US safety board repeats calls for more robust flight recorders

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US safety officials are asking the FAA to bolster its March 2008 final rule requiring enhanced flight data recorders for new and existing commercial, commuter and business aviation aircraft.

In a letter to FAA, National Transportation Safety Board (NTSB) acting chairman Mark Rosenker says that after reviewing the new rule, officials were "pleased" that all larger passenger airliners will now be required to carry 2h cockpit voice recorders (CVRs), up from the current 30min minimum, but he is urging FAA to revisit the need for video recorders in the cockpit, a reconstruction tool the NTSB has previously recommended.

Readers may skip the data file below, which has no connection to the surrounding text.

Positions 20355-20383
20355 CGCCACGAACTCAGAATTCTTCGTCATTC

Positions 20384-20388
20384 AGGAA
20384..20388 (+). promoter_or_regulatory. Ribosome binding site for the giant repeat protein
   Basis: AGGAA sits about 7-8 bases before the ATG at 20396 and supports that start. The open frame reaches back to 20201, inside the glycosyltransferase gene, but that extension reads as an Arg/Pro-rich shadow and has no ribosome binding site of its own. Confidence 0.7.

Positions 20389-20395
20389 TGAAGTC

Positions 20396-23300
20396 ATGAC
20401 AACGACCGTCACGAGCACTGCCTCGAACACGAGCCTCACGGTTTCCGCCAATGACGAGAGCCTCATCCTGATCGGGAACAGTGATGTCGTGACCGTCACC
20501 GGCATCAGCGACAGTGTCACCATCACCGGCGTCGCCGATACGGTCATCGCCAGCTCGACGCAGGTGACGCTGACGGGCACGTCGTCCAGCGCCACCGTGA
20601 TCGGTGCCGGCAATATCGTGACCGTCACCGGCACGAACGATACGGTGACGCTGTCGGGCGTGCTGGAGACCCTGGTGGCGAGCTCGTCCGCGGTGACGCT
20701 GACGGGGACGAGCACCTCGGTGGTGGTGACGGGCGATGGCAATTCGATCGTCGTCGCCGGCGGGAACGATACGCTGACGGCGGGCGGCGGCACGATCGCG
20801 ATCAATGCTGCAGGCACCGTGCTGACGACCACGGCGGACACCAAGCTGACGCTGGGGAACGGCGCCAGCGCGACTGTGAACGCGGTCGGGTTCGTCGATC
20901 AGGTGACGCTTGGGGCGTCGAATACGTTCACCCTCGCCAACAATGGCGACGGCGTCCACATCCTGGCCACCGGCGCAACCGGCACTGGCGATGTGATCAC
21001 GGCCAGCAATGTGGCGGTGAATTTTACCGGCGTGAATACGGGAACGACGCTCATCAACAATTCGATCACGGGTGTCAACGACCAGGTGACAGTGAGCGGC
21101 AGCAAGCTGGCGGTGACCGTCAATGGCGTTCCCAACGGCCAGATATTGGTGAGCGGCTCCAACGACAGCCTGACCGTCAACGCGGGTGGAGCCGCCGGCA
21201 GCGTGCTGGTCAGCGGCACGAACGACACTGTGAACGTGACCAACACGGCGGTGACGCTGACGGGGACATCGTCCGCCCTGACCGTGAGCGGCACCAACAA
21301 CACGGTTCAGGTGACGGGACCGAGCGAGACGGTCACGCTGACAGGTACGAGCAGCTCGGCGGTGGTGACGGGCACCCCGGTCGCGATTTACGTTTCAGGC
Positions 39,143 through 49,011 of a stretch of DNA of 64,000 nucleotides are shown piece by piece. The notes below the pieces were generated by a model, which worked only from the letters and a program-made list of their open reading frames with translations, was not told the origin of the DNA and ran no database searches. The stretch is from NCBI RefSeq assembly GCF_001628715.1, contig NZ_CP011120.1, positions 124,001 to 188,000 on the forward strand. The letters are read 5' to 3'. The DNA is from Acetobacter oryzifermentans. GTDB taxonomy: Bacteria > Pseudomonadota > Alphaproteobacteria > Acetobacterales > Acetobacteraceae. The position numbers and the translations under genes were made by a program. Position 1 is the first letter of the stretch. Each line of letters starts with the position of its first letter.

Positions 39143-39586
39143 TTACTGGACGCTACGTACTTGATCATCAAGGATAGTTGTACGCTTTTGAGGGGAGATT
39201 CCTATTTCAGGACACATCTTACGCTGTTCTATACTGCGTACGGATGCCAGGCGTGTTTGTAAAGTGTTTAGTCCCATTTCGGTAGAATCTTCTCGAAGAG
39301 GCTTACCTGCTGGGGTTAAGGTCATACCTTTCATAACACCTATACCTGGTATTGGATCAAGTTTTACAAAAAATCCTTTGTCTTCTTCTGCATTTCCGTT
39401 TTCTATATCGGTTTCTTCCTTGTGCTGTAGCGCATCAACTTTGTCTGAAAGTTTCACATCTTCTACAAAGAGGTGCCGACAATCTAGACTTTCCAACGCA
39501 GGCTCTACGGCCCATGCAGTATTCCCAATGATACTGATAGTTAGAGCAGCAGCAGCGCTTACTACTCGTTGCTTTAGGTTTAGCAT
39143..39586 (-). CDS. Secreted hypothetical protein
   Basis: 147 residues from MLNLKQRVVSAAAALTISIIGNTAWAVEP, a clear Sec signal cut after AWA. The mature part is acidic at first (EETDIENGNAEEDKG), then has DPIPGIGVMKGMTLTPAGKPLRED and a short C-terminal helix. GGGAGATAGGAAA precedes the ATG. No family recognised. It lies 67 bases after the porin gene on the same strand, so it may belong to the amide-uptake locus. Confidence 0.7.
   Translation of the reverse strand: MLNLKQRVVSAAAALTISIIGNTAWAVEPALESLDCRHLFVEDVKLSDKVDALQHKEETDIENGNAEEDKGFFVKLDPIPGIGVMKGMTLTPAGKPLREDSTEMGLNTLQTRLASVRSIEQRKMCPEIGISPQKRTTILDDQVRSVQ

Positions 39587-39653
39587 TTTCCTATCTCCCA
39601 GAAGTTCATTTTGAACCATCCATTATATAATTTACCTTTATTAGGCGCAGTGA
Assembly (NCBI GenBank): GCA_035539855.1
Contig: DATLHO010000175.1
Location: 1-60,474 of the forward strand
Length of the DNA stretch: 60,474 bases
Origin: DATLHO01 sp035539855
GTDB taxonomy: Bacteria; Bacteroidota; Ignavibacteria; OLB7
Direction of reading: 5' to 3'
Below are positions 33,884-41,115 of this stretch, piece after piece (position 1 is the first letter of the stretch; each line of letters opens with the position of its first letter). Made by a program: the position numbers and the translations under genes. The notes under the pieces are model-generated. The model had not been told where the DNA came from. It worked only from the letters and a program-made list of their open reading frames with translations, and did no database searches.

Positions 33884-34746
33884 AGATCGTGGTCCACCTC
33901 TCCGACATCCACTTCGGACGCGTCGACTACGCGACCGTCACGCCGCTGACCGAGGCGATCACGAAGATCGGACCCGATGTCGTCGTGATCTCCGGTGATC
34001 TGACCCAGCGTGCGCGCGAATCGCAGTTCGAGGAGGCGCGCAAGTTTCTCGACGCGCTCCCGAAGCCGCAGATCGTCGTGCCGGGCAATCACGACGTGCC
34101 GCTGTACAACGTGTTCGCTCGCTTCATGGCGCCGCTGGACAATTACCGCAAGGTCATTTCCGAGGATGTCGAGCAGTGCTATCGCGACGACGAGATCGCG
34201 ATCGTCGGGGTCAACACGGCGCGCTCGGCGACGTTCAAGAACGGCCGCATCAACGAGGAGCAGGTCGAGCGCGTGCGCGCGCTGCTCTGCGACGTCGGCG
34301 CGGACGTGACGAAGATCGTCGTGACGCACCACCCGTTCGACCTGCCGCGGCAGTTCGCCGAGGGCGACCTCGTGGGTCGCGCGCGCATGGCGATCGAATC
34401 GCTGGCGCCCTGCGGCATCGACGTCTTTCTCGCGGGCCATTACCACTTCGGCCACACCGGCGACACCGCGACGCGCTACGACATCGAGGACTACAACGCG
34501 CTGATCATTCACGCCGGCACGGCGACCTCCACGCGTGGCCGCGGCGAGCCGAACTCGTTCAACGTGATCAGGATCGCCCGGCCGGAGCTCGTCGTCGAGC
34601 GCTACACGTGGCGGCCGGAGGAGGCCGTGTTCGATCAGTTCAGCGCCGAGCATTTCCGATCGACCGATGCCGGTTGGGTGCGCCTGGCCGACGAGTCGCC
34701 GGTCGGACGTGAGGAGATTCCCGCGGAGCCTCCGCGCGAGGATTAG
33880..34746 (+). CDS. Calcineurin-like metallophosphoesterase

Other weaknesses in the rule, says the NTSB, include not requiring the older 30min CVRs in commuter and corporate jet aircraft be upgraded to 2h units, though the FAA will require 2h recorders for newly manufactured commuter and corporate aircraft. The new units will also feature higher sampling rates for flight control positions, providing more accurate accident and incident investigations.

The Board had also asked that all airliners be equipped with emergency power pack to add 10min of recorder operations after an electrical interruption, a feature that would have helped with accidents like ValuJet Flight 592 in 1996 and Swiss Air 111 in 1998. FAA is requiring new aircraft to have the feature, but is not asking for retrofits.

NTSB is also unhappy that its requests for certain configurations of microphones and dedicated channels, as well as for a recorder for the back of the plane, were not heeded.